Published: Nov. 11, 2020
Ribeiroia ondatrae, pacific chorus frog, pacific tree frog, Pseudacris regilla, malformation

Understanding how many animals are killed by wildlife disease is a tremendously difficult question to address. In a new study, Mark Wilber and colleagues combine information on parasite distributions, extensive field data, and laboratory experiments to estimate – for the first time – how many amphibians die annually from trematode parasite infection.  

Disease's hidden death toll: Using parasite aggregation patterns to quantify landscape-level host mortality in a wildlife system

Abstract

World-wide, infectious diseases represent a major source of mortality in humans and livestock. For wildlife populations, disease-induced mortality is likely even greater, but remains notoriously difficult to estimate—especially for endemic infections. Approaches for quantifying wildlife mortality due to endemic infections have historically been limited by an inability to directly observe wildlife mortality in nature. Here we address a question that can rarely be answered for endemic pathogens of wildlife: what are the population- and landscape-level effects of infection on host mortality? We combined laboratory experiments, extensive field data and novel mathematical models to indirectly estimate the magnitude of mortality induced by an endemic, virulent trematode parasite (Ribeiroia ondatrae) on hundreds of amphibian populations spanning four native species. We developed a flexible statistical model that uses patterns of aggregation in parasite abundance to infer host mortality. Our model improves on previous approaches for inferring host mortality from parasite abundance data by (i) relaxing restrictive assumptions on the timing of host mortality and sampling, (ii) placing all mortality inference within a Bayesian framework to better quantify uncertainty and (iii) accommodating data from laboratory experiments and field sampling to allow for estimates and comparisons of mortality within and among host populations. Applying our approach to 301 amphibian populations, we found that trematode infection was associated with an average of between 13% and 40% populationlevel mortality. For three of the four amphibian species, our models predicted that some populations experienced >90% mortality due to infection, leading to mortality of thousands of amphibian larvae within a pond. At the landscape scale, the total number of amphibians predicted to succumb to infection was driven by a few high mortality sites, with fewer than 20% of sites contributing to greater than 80% of amphibian mortality on the landscape. The mortality estimates in this study provide a rare glimpse into the magnitude of effects that endemic parasites can have on wildlife populations and our theoretical framework for indirectly inferring parasite-induced mortality can be applied to other host–parasite systems to help reveal the hidden death toll of pathogens on wildlife hosts.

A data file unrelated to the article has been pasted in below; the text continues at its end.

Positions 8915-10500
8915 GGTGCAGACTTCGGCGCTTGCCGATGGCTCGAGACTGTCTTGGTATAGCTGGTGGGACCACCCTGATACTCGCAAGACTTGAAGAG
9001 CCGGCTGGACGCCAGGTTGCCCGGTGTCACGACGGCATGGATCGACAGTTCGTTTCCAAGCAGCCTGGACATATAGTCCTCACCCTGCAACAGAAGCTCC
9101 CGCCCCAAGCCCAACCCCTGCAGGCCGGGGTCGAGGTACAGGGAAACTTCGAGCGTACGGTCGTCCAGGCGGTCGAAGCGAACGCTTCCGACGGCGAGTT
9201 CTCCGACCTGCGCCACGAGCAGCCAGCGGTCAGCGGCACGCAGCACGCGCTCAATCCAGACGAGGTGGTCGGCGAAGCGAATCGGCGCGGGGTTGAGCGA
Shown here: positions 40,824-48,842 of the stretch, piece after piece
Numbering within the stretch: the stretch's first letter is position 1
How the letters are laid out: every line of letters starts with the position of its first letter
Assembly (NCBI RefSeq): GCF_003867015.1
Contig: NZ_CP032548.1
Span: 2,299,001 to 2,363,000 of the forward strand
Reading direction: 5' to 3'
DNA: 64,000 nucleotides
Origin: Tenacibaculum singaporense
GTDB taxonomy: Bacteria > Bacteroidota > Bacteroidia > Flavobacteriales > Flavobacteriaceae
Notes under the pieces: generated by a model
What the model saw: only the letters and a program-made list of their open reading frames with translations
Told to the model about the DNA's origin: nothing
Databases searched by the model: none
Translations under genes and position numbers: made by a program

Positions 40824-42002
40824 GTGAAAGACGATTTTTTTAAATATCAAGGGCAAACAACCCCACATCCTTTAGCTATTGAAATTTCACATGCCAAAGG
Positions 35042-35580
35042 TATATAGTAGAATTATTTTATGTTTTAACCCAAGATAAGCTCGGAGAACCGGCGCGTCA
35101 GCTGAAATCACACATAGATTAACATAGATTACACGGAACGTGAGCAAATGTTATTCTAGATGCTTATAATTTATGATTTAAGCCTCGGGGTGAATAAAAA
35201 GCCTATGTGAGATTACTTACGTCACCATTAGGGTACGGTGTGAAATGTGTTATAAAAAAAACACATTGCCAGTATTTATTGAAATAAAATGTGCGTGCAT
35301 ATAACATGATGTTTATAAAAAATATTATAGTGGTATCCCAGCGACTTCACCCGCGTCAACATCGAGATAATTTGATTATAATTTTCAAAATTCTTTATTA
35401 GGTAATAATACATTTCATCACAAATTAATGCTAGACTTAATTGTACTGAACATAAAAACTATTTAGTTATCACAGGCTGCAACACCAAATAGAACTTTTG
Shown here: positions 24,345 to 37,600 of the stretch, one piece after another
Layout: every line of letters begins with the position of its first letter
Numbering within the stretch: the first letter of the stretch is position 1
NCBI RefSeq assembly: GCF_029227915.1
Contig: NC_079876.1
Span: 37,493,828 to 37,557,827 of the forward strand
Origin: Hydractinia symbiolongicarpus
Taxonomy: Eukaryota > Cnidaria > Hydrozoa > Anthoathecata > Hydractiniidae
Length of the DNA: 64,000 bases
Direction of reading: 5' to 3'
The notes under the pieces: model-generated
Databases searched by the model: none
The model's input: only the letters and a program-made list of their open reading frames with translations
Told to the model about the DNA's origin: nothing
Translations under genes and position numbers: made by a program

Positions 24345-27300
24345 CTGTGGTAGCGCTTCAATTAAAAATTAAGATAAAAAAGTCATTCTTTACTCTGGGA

Citation:
Wilber, M. Q., Briggs., C. J. and P. T. J. Johnson (2020). Disease’s hidden death toll: Using parasite aggregation patterns to quantify landscape-level host mortality in a wildlife system. Journal of Animal Ecology 2020;00:1-12. doi: https://doi.org/10.1111/1365-2656.13343